|Submission Date||July 27, 2017|
|4.00 / 4.00||
Student interns are involved in helping collecting data for UNH's annual greenhouse gas emissions inventory updates, and student representatives on the campus Energy Task Force have played an important role in updating the university's climate action plan through participation in the campus Energy Task Force.
Student researchers also work with a wide variety of faculty across campus on a broad array of climate research, some of which utilizes the campus facilities; see https://issuu.com/unhmag/docs/unh_spark-16_web-singles.
Students in the ESci 405 course ("Global Environmental Change") take on new projects every year that use the UNH campus as a focus for thinking about energy and climate change solutions. They have been involved in helping UNH buildings apply for Energy Star labeling, worked with the UNH Energy Office assessing building energy use, evaluating possible building retrofits and upgrades, and more.
Sustainability Fellows have also worked with staff and faculty on a number of research and educational projects focused on making UNH facilities more sustainable; see for example http://sustainableunh.unh.edu/sites/sustainableunh.unh.edu/files/media/Fellows/unhadaptation_final.pdf.
Students in the ESci 405 course ("Global Environmental Change") take on new projects every year that use the UNH campus as a focus for thinking about energy and climate change solutions. Students are asked to research and develop feasible energy solutions for reducing the University's carbon footprint, increasing efficiency, reducing energy consumption, and reducing energy costs.
In addition, every summer there is at least one Sustainability Fellows project devoted to campus energy systems; for example see http://sustainableunh.unh.edu/sites/sustainableunh.unh.edu/files/media/2017_wildcapenergystorage_final_0.pdf.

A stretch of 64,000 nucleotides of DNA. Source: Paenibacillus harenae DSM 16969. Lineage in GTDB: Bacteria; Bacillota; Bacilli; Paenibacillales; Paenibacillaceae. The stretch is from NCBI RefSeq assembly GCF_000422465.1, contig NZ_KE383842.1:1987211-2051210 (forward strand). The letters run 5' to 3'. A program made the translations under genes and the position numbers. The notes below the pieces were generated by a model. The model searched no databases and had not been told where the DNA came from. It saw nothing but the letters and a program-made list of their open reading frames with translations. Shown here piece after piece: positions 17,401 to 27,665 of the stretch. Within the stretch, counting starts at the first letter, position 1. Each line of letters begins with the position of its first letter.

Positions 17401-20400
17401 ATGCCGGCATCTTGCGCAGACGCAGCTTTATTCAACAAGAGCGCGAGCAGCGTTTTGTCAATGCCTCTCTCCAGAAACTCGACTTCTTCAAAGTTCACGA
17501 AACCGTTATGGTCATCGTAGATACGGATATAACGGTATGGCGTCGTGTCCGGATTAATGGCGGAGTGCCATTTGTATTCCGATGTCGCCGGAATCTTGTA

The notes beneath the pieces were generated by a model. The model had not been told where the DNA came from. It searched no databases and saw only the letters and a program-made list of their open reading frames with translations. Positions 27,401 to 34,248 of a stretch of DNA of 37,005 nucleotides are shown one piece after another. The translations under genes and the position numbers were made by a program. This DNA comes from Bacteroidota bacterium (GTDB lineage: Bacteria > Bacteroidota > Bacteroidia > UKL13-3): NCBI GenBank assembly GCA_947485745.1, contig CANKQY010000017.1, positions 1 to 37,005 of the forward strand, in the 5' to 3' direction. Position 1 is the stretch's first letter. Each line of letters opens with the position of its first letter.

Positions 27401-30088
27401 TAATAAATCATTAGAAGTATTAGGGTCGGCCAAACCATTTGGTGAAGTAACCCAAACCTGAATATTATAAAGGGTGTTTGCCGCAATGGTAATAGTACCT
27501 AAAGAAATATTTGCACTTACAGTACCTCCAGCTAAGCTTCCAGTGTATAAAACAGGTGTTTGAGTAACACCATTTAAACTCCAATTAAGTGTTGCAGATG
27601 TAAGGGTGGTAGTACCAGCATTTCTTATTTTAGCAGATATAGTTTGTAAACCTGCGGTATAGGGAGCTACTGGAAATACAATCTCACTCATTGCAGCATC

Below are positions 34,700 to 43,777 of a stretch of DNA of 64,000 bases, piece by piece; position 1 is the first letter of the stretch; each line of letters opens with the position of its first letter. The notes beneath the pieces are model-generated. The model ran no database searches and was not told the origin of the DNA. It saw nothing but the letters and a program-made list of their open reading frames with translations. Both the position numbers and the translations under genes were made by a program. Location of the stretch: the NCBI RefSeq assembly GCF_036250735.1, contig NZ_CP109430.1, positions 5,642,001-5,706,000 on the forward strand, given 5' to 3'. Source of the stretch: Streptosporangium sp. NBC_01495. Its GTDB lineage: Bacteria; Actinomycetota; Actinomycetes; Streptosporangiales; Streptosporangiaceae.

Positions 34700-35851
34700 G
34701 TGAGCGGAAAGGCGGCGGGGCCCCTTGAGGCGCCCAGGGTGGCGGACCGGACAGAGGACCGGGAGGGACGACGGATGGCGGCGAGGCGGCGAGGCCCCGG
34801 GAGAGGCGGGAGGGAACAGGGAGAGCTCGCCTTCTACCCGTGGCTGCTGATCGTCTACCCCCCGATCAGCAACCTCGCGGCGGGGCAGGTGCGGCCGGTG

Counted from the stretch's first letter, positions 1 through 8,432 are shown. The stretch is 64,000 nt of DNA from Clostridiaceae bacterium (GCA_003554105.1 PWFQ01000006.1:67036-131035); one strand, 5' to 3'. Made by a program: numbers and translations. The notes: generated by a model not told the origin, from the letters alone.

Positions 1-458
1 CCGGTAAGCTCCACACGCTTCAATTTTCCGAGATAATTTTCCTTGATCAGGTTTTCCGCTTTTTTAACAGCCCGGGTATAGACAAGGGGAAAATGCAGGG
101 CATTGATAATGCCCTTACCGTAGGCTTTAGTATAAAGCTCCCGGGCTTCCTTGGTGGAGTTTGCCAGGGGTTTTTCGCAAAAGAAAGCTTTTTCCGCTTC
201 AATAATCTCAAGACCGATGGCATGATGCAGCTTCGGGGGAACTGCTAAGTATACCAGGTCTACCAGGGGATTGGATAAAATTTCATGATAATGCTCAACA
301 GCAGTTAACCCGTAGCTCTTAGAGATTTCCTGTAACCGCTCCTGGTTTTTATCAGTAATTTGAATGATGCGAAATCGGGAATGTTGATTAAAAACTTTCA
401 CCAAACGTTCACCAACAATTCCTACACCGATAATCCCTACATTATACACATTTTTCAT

Students are involved in growing food for campus dining halls as part of the research and curriculum at campus farms, helping to develop healthy and nutritious recipes served in dining establishments on campus through the Nutrition program, and providing food to the Waysmeet Community Center, among other food-related work.
Recent research has also focused on the question of food-insecurity among students on campus (see http://scholars.unh.edu/urc/44/), and on the impact of campus menus on the overall campus nitrogen footprint (http://www.unh.edu/unhtoday/2017/04/hows-your-nitrogen-footprint).
Students are involved in working with faculty researchers to measure the water quality of College Brook, which flows through campus, and recommending strategies for improving it.
Likewise, student and faculty research examines the health and ecosystems in College Woods, and considers how to maintain and improve sustainable campus forestry practices.
As just a few additional examples of many, see the work of faculty, graduate and undergraduate students collecting and studying bee species at UNH's organic Woodman farm at http://www.rehanlab.com/research.html (the video labelled "UNH Bee Research"); the work of forestry researchers on campus at
http://www.unh.edu/unhtoday/2017/06/rare-experiment; and the work of soil researchers at http://www.unh.edu/unhtoday/2016/10/getting-dirty.
Students have helped research and inform policy decisions around campus food and beverage purchasing policies. Also, student interns are working with sustainability staff and faculty to update the Eco-Cat Calculator, which is designed to inform and support sustainable fleet vehicle purchasing decisions by providing the life-cycle fuel, operational and maintenance cost as well as life-cycle greenhouse gas pollution impact. This involves modeling life-cycle impacts, researching and justifying the use of available emission factors and cost assumptions, and presenting the findings to fellow students, staff and faculty on the Energy Task Force.
Students have been involved in collecting and analyzing data for UNH's transportation survey, developing an EcoCalculator to guide departmental vehicle purchasing decisions, implementing ZipCar on campus, and more.
In addition, students in the ESci 405 course ("Global Environmental Change") take on new projects every year that use the UNH campus as a focus for thinking about energy and climate change solutions; these include transportation-focused solutions.
A variety of UNH departments, from the Sustainability Institute to Dining to Facilities to Housing, involve students in auditing UNH's waste and recycling efforts and making recommendations for improvements.
At UNH’s Organic Dairy Research Farm, UNH faculty have launched an innovative composting program that provides a high-quality compost product and captures the heat energy for use elsewhere on the farm. Student researchers paly a significant role in the project, working alongside the faculty. See http://www.unh.edu/unhtoday/2016/11/bye-waste-hello-warmth for the story.